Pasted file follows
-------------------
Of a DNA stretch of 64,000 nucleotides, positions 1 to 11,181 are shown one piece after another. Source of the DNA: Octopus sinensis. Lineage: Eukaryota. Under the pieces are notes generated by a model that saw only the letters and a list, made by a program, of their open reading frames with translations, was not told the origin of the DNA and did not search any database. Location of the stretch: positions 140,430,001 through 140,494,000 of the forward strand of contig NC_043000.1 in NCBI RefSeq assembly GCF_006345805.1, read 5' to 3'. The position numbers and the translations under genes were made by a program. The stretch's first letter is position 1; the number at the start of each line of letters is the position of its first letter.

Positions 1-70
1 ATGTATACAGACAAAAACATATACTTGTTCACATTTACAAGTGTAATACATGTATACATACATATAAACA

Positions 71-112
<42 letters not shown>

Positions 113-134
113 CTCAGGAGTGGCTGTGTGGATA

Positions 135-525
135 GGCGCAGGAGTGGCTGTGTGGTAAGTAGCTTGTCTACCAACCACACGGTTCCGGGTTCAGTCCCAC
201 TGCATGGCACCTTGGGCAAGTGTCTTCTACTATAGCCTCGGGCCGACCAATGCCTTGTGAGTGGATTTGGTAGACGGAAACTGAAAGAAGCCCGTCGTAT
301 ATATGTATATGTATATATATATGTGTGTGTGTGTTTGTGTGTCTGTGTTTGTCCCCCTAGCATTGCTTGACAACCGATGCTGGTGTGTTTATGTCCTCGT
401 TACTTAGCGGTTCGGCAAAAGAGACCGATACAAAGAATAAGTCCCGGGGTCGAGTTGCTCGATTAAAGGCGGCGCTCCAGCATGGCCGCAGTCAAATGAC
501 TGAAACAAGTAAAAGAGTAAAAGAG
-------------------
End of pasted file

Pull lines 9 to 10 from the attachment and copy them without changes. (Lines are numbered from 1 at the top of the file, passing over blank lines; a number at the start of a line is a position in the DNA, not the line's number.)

135 GGCGCAGGAGTGGCTGTGTGGTAAGTAGCTTGTCTACCAACCACACGGTTCCGGGTTCAGTCCCAC
201 TGCATGGCACCTTGGGCAAGTGTCTTCTACTATAGCCTCGGGCCGACCAATGCCTTGTGAGTGGATTTGGTAGACGGAAACTGAAAGAAGCCCGTCGTAT